Aborted Campaign: Missouri GOP Senatorial Candidate Says ‘Legitimate Rape” Rarely Causes Pregnancies

Rep. Todd Akin had no sooner won Missouri’s GOP Senate primary this month than he seemed eager to hand over the election to incumbent Democratic Sen. Claire McCaskill. Akin instantly became a national sensation with a shocking statement about how “legitimate rape” rarely results in pregnancy.

When confronted on his view regarding exceptions to a ban on abortions, Akin proceeded to show how to abort a Senate campaign in record time: “First of all, from what I understand from doctors, that’s really rare. If it’s a legitimate rape, the female body has ways to try to shut that whole thing down. . . But let’s assume that maybe that didn’t work or something. You know I think there should be some punishment, but the punishment ought to be on the rapist and not attacking the child.”

First there is the distinction between “legitimate” and “illegitimate” rape that is too twisted to contemplate. Then there is Akin’s rather bizarre view of the female body and the existence of some type of kill switch in cases of rape within every woman.

Akin is a six-term U.S. congressman who probably could have drifted to a win in Missouri. Polls showed him a heavy favorite against McCaskill who is unpopular with many in Missouri as well as Washington. Akin, 65, was backed by former GOP presidential candidate Mike Huckabee and supported by many in the Tea Party. Akin was able to secure 36 percent of the vote against businessman John G. Brunner with 30 percent and former state treasurer Sarah Steelman with 29 percent. Steelman was the favorite of Sarah Palin and many in the Tea Party. Despite the tough primary, Akin was leading McCaskill in the polls.

That changed in a flash and he succeeded in moving a state from an expected win for the GOP into the doubtful column — assuming he does not withdraw from the race. Both Romney and Ryan have publicly criticized the comment. McCaskill appears to relish the thought of becoming the second most unpopular candidate in a two-person race. She has refused to call for Akin to step down and said that it would be a radical step to replace a candidate who just won the primary. Republicans however have lined up to condemn the statements and call for Akin to withdraw from the race.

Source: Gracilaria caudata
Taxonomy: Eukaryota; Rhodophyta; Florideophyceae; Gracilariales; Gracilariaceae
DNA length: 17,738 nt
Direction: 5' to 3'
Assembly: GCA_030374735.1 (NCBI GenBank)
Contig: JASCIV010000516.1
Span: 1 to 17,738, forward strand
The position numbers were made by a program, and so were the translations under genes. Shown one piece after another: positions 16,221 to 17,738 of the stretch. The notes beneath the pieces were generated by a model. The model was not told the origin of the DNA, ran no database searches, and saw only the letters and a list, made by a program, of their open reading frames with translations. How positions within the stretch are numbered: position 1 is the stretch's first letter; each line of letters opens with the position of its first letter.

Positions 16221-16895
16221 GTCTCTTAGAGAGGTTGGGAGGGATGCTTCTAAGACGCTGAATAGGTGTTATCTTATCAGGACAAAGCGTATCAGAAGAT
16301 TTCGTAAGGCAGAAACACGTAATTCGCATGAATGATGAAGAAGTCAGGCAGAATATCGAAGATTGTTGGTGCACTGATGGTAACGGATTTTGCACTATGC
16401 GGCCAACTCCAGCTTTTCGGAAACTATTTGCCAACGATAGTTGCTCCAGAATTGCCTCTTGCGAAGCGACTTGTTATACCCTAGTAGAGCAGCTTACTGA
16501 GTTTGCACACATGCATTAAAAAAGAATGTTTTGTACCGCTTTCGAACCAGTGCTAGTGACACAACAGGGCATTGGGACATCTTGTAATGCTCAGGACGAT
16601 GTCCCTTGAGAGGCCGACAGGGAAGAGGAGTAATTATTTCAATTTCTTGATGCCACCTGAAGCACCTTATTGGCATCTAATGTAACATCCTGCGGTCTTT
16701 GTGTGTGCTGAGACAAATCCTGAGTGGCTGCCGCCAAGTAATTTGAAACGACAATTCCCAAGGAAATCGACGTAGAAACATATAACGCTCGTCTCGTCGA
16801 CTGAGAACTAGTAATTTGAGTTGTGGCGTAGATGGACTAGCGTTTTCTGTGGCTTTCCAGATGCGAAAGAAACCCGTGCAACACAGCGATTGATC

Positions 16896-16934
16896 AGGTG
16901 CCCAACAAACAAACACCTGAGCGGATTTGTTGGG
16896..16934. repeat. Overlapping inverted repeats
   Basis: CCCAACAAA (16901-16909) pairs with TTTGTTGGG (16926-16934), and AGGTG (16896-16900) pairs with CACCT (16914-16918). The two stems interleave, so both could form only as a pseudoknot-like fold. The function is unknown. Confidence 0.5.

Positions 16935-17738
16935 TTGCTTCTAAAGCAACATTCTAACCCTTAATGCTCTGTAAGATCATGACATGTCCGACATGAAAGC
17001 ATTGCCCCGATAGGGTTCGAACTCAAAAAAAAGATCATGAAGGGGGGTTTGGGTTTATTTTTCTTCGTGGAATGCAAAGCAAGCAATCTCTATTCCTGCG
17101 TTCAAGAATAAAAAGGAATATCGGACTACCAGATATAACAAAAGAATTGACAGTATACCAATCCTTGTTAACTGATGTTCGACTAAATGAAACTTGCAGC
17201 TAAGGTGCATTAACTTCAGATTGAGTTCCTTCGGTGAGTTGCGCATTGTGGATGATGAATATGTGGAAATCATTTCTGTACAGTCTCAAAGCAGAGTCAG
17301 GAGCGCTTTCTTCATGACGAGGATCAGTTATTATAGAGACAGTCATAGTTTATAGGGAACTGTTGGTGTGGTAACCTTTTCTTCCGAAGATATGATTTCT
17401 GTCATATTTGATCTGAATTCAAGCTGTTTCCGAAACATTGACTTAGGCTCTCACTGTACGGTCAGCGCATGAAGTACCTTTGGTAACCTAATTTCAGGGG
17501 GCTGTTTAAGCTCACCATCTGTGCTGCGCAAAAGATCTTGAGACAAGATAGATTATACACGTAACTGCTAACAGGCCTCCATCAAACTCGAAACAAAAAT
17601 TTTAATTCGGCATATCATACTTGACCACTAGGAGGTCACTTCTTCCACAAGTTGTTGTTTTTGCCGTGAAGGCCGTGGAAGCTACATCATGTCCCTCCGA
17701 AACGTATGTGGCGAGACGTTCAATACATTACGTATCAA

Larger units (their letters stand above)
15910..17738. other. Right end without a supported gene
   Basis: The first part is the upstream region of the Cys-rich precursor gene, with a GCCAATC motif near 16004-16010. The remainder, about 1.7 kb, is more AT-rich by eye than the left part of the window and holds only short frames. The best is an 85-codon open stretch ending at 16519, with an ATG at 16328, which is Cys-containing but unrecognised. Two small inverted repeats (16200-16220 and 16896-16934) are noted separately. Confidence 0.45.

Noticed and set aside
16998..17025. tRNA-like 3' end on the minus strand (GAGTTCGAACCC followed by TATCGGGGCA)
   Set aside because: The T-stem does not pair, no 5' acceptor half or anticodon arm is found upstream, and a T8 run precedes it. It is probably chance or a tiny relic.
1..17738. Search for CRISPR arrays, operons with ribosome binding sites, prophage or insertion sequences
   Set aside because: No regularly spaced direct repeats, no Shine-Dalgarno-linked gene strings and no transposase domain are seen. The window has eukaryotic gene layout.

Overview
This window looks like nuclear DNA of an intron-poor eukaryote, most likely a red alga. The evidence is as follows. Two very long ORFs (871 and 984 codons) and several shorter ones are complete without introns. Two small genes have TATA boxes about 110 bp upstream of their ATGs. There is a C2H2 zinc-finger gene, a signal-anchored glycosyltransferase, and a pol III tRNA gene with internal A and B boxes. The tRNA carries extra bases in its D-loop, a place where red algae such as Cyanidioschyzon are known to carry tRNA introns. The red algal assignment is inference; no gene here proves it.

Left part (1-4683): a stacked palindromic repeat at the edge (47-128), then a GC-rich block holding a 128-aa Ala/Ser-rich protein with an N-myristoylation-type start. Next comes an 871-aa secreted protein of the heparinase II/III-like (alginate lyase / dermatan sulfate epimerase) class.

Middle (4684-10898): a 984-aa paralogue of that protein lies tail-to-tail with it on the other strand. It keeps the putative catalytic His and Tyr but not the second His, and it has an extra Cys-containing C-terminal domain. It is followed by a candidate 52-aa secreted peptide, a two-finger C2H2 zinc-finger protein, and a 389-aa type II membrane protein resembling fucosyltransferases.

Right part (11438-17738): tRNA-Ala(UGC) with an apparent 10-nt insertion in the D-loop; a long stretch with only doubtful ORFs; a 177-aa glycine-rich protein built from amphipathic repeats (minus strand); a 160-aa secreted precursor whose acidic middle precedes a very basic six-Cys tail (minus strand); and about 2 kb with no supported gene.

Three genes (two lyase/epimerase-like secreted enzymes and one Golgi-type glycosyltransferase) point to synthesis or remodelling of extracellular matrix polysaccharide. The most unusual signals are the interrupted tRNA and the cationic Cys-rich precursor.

Akin’s attempt to walk back from the comments was almost as awkward — claiming that he “misspoke” about rape. Here is the statement:

“As a member of Congress, I believe that working to protect the most vulnerable in our society is one of my most important responsibilities, and that includes protecting both the unborn and victims of sexual assault. In reviewing my off-the-cuff remarks, it’s clear that I misspoke in this interview and it does not reflect the deep empathy I hold for the thousands of women who are raped and abused every year. Those who perpetrate these crimes are the lowest of the low in our society and their victims will have no stronger advocate in the Senate to help ensure they have the justice they deserve.

“I recognize that abortion, and particularly in the case of rape, is a very emotionally charged issue. But I believe deeply in the protection of all life and I do not believe that harming another innocent victim is the right course of action. I also recognize that there are those who, like my opponent, support abortion and I understand I may not have their support in this election.”

Akin does not address the medical side of the comment or even explain what he meant about legitimate rape.

“Misspoke” is a remarkably flexible term to cover any statement where, according to Merriam-Webster, you can claim that you “expressed (oneself) imperfectly or incorrectly.” Of course, there remains the cause for such misspeak. It is one thing to get a date wrong or a country wrong or even a description of some past event. Here however Akin drew a distinction between legitimate and illegitimate rape and then proceeded to offer a medical claim that is almost medieval in character.

Here is the clip showing the “misspeech”:

Given the polarized situation in Missouri, this does not necessarily mean that McCaskill will win. However, with the GOP already struggling with the female vote, this is comment is likely to be played back in an endless loop. The question is the degree of pressure from the Romney campaign to get Akin to step aside given the possible drag on the ticket in November.

Source: CNN

192 thoughts on “Aborted Campaign: Missouri GOP Senatorial Candidate Says ‘Legitimate Rape” Rarely Causes Pregnancies”

  1. can;t find the post i anted but Romney used to be prochoice: http://www.dailykos.com/story/2012/08/23/1123430/-How-the-newly-pro-life-Romney-betrayed-a-dear-close-family-relative
    “I have my own beliefs, and those beliefs are very dear to me. One of them is that I do not impose my beliefs on other people. Many, many years ago, I had a dear, close family relative that was very close to me who passed away from an illegal abortion. It is since that time that my mother and my family have been committed to the belief that we can believe as we want, but we will not force our beliefs on others on that matter. And you will not see me wavering on that.”

  2. OH MY GOD!!!! That is the funniest thing I have seen in AGES!!!!! hahahaha….

    I am so glad I had swallowed my tea by the end of this video…. It would have ruined my computer….

  3. Legitimate Rape by the Renegade Raging Grannies (warning: NSFW and do not try to watch with your mouth full)

  4. Gyges:

    Job made out all right in the end. And it just goes to show that only Satan is after your money. πŸ™‚

  5. Bron,

    Not really, The priests were corrupt, and at the time eternal life was a special treat. Most people just died and that was the end.

    Plus, look what he did to Job on a dare.

  6. Gyges:

    Sounds like God was giving a better deal plus He throws in eternal life as a bonus.

  7. Bron,

    Actually, God was being a Theocrat. The King was going to replace rule by the priests.

  8. has anyone mentioned that God is apparently a libertarian?